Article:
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Former New Orleans Saint Zach Strief foresees intense camp for young players in absence of preseason games

'Every day they're going to have to find ways to put guys in highly stressful situations to see how you respond'

#64 Zach Strief | T

The elimination of preseason games possibly will place a significant emphasis on training camp for some New Orleans Saints this year, former tackle Zach Strief said.

Strief, a seventh-round pick by the Saints in 2006, currently is the team's radio play-by-play announcer for WWL AM-870.

"There's some reasons that you would say, 'No,' and there's also some reasons that you would say, 'It has to be,' " Strief said. "Obviously, with no offseason, there's going to be a ramp-up period. I know it's been one of the conversations between the owners and the players, of how long are they going to take to ramp up the guys and how much time do they give them to get ready.

"But also, the difficulty is can they kind of weigh and balance the difference between letting guys get acclimated to football so you don't have a bunch of injuries, but also creating the intense periods and points in practice that will act as simulation for a preseason game and a real, live game. That's going to be really important for their evaluation and I think because of that, you might see a little bit of a split type of practice.

"When we (held a joint practice) with the Patriots – and I can't remember off the top of my head what they called that period – but they basically have a full practice and then afterward, have a couple of team periods with their young players. I think you might see something like that with the Saints: A normal practice with a couple of added periods at the end to try to get young guys reps, to try to let them perform and to put all eyes on them.

"To put their peers watching, to put all of the coaches and staff all knowing, 'Hey, this is when we're watching and evaluating these young guys.' And in that way, they can make things intense for the guys they need to put in that situation for the first time, and yet, leave for the veterans a camp that's more familiar to them and not put the type of unnecessary risks that you might have to put on your veterans to simulate those games."

There's also the fact that with no preseason games, it'll be a tad more difficult for the Saints to identify the next Deonte Harris, J.T. Gray, Josh Hill or Shy Tuttle. Each of the four was an undrafted rookie, and this year's undrafted class will lose those evaluation opportunities now that there will be no preseason.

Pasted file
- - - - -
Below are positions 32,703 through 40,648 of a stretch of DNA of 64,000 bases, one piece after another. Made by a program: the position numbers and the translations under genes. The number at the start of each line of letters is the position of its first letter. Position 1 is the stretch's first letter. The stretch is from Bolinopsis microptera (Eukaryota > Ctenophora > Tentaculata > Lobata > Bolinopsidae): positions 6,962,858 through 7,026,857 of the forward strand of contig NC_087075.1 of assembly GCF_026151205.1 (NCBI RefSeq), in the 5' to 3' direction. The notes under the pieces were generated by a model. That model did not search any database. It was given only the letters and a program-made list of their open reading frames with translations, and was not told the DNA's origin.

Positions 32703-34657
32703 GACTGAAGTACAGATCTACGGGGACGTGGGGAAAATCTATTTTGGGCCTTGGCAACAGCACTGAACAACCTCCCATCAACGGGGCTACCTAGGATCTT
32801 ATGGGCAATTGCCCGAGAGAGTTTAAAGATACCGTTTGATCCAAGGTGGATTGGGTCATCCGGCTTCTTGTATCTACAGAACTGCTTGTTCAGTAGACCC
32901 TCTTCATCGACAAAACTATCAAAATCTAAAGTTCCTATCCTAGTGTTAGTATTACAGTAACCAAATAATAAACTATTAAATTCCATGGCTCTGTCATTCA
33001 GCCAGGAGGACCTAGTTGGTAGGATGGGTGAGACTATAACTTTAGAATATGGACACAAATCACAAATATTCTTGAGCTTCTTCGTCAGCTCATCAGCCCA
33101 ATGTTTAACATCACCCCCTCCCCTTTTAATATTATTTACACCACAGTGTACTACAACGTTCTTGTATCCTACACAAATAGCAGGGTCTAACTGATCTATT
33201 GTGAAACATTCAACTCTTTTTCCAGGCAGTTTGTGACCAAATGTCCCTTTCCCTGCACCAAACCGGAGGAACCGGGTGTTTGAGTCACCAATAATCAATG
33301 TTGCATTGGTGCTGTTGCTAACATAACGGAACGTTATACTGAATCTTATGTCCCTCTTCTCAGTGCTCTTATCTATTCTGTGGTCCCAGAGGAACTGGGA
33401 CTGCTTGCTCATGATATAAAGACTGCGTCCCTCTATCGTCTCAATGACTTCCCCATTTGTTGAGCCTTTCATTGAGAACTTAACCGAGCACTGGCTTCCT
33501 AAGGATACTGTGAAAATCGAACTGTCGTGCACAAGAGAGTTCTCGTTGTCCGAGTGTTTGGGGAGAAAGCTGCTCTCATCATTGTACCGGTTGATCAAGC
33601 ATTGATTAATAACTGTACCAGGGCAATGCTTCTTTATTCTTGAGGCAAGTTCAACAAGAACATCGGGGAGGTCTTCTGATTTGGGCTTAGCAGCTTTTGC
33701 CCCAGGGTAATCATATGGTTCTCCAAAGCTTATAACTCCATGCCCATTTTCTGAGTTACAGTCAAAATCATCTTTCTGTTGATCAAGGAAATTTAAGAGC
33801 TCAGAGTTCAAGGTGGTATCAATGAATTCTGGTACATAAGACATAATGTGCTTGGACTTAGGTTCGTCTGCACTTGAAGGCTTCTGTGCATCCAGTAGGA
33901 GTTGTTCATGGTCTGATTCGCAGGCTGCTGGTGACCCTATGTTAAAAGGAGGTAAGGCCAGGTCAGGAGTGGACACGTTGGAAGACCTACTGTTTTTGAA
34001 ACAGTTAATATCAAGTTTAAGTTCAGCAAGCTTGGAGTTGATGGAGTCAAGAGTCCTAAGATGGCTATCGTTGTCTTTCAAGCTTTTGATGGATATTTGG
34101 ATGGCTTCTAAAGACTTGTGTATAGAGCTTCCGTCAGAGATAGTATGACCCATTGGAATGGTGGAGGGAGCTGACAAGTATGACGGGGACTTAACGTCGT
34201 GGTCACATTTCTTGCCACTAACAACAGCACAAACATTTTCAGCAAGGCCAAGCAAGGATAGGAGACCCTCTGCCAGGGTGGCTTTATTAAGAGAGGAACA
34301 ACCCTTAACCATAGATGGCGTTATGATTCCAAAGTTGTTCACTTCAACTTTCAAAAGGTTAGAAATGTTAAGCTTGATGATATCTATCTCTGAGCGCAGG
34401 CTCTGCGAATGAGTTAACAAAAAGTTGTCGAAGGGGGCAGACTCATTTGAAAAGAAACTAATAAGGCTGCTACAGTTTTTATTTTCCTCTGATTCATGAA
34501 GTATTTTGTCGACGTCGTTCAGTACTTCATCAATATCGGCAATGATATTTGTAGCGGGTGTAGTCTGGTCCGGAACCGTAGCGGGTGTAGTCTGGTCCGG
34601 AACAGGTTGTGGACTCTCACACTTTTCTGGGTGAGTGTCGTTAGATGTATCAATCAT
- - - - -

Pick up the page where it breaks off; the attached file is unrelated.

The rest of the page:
Strief said he doubted his roster chances even after playing in the preseason.

"I didn't think I was going to make the team," he said. "I think you can show a lot more in games than you can in practice. I was not active for the first seven weeks of the season, and then got to play in a game and was never inactive again. And so, it wasn't until that game experience that I think they really trusted me, and it's going to be that way for a lot of these undrafted guys.

"It's going to be very hard to show that type of performance in practice. And that's why I think the training camp itself is going to look really different to those guys, because almost every day (coaches are) going to have to find ways to put guys in highly stressful situations to see how you respond, to see if they can trust you in those big moments. I don't know that I would have made the team, but there's no question that guys who were undrafted this year, guys who were late draft picks, have an uphill battle. Especially on a team like the Saints."

New Orleans is a veteran-laden team that has won three consecutive NFC South Division titles. Few roster spots are available, and the Saints have a four-man draft class that likely will be included in the number.

"I think the Saints for this year are going to be really good at handling this situation – that's been talked about a bunch," Strief said. "There's a lot of veterans on this team, a lot of guys that have been around. There's consistency on the coaching staff and the systems that are in place. And so, those things will help the Saints out.

"Where I think it becomes an issue is when you look two and three years down the road, and you maybe let go an undrafted free agent that ended up being a difference-maker for another team, and now you don't have that young, cheap talent. And I think that's really how it's going to affect a lot of young teams or teams in transition this year. You really are trying to build that foundation and you don't have time to see a guy really perform under pressure.

"What the teams will be tasked with, and what I think we'll see – maybe not see, maybe we'll hear about – is more competition within the training camp itself. More opportunities for intra-squad to compete against each other. And I think it's going to be something that (Coach) Sean (Payton) will really focus on is, 'How do I put them in stressful situations, where I put a lot on the line, to see how guys perform under pressure?'

"Because we've seen over and over and over again over time, both things: Both the guy who in practice looks amazing and in games cannot perform, and we've seen the guys that cannot perform in practice and when the lights turn on, they turn into players. And so I think it'll be on the teams to find ways to create that type of pressure-filled situation, where guys feel like their job is on the line in that moment, to see how they respond in those situations. I think that'll be the big challenge for them in training camp."

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